The UK government has announced that as of 1st August certain music venues and theatres will be allowed to reopen. Of course, the reasoning behind the initial closure of these venues was down to the still-ongoing effects of Coronavirus. As we continue to take steps towards a future that feels closer to what we had before this all started,
The official announcement was made by Boris Johnson on Friday, as he said, “We will restart indoor performances to a live audience, subject to the success of pilots, and we will also pilot larger gatherings in venues like sports stadia with a view to a wider reopening in the autumn.”
Reopening of music venues in the UK
The planned-out details haven’t been fully processed yet however, though it has been promised by the Prime Minister himself that further information will become available in the run-up to the reopening. Their will be an initial test run to make sure these sorts of events can safely take place, in the form of ‘pilot performances’.
These performances will operate in a way that adheres to social distancing guidelines, meaning roughly only 30%-40% of the usual audience capacity will be allowed in to the venues at any one time.
This raises the question of whether or not it’ll actually be financially viable for music venues and theatres alike to reopen with these rulings put into effect, but there appears to be no safer way to get the ball rolling in regards to live performance at the moment.
Legendary venues come to a close
The live music industry was hit with a fresh batch of sad news last week as two long-running Manchester-based music venues announced they would be shutting up shop for good due to the lack of funding they’ve been able to receive during the UK lockdown. Both Gorilla, which was located on Whitworth Street, and Deaf Institute, which wasn’t too far from there on Grosvenor Street.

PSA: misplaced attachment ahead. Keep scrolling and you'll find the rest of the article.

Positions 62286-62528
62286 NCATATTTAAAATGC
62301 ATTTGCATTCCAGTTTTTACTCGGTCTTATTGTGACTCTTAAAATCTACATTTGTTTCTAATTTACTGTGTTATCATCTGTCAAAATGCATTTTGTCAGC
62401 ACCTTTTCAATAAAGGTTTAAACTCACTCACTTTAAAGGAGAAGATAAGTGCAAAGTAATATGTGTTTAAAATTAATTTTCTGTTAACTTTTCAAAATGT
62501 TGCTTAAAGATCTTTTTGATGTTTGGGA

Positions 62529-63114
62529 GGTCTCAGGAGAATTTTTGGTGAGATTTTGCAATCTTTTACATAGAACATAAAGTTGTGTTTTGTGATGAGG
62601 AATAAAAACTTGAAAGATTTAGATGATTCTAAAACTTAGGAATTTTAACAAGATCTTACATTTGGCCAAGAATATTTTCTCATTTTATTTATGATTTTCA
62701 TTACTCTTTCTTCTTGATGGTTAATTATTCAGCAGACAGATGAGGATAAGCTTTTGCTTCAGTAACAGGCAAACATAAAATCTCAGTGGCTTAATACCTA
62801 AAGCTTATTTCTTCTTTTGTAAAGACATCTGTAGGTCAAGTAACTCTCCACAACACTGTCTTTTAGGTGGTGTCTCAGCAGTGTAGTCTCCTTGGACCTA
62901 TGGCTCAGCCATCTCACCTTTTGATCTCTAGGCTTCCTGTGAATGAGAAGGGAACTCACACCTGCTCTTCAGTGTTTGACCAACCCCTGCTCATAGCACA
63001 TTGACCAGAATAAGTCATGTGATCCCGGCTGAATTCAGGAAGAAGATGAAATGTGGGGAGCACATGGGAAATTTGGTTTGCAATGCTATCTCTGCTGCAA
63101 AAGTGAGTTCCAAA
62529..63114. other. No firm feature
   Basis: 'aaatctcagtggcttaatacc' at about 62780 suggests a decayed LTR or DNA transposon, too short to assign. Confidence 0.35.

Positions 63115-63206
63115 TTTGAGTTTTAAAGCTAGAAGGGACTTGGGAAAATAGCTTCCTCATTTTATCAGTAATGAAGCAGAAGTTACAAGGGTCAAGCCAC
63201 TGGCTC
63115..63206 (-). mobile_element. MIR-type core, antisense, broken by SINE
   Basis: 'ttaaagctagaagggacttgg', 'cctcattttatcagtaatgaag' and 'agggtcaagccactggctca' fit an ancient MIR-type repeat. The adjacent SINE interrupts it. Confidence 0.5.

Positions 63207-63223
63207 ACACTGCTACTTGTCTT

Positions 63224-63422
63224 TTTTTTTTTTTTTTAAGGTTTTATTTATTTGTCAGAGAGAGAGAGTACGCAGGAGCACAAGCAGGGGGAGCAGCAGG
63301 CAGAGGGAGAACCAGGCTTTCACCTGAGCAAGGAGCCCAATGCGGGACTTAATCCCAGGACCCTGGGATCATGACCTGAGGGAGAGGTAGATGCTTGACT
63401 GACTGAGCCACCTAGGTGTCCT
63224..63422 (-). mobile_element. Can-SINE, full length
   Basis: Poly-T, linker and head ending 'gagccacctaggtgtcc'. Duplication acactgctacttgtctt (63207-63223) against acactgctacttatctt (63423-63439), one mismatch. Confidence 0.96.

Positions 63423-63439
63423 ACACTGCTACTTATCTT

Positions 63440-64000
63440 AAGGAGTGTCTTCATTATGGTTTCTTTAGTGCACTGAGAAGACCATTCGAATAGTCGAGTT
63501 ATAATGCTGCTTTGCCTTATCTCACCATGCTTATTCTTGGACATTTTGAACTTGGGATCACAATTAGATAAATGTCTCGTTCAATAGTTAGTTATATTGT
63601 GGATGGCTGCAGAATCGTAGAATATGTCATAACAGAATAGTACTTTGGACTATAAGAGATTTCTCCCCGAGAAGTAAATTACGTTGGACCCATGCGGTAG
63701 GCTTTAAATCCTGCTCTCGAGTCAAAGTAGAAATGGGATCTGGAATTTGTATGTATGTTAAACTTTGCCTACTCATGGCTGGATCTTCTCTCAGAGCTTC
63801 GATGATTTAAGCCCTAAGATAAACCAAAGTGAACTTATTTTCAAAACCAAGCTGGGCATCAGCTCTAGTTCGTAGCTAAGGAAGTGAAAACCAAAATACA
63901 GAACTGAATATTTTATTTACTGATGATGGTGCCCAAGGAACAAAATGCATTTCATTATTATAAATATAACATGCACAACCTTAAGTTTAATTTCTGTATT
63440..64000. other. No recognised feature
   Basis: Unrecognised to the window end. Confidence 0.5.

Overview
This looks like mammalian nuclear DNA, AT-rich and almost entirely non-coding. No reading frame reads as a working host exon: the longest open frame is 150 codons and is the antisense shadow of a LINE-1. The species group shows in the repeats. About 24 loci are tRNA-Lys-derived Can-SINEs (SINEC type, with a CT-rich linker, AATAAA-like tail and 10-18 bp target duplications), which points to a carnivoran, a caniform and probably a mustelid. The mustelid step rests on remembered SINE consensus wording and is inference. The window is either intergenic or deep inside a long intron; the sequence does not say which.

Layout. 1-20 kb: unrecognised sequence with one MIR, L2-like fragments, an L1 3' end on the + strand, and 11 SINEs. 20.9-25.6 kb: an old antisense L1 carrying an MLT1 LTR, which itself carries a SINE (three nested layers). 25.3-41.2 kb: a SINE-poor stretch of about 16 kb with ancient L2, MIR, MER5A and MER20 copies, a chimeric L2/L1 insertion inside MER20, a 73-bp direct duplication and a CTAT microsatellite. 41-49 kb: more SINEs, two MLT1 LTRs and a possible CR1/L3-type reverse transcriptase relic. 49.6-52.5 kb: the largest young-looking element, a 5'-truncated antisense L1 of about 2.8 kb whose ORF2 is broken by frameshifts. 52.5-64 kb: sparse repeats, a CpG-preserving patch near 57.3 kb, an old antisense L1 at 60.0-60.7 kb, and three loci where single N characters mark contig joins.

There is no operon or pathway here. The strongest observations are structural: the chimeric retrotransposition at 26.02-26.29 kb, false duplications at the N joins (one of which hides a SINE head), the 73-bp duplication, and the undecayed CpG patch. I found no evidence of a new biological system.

These venues have played host to thousands of bands and live solo acts that have been moving up through the ranks of the Manchester music scene and to all kinds of artists from all over the globe. These two were a huge part of Manchester’s musical identity, particularly in recent years, when great music has been a bit harder to come by for people that are tuning into the radio. These venues stood out because they displayed the best live bands the world had to offer and gave chances to new youngsters trying to make their name within the industry.
On the closures, which are set to be permanent, the MEN wrote, “Both the Deaf Institute on Grosvenor Street and Gorilla on Whitworth Street have been unable to weather the storm caused by the coronavirus pandemic. Bosses at Mission Mars, the company behind both sites, confirmed the news today after rumours began swirling on social media, describing it as a ‘difficult decision’ announced with ‘great sadness’. The Deaf Institute has been part of Manchester’s musical fabric for more than a decade, while Gorilla joined the scene in 2012. Despite their intimate size, both have hosted some of the biggest names in music at all stages of their careers, from The 1975 to Florence and the Machine to Kylie Minogue”.
Though, it seems that as if neither venue will be reopening, even after lockdown measures are eased to a point where live indoor performances are permitted.
The bailout funding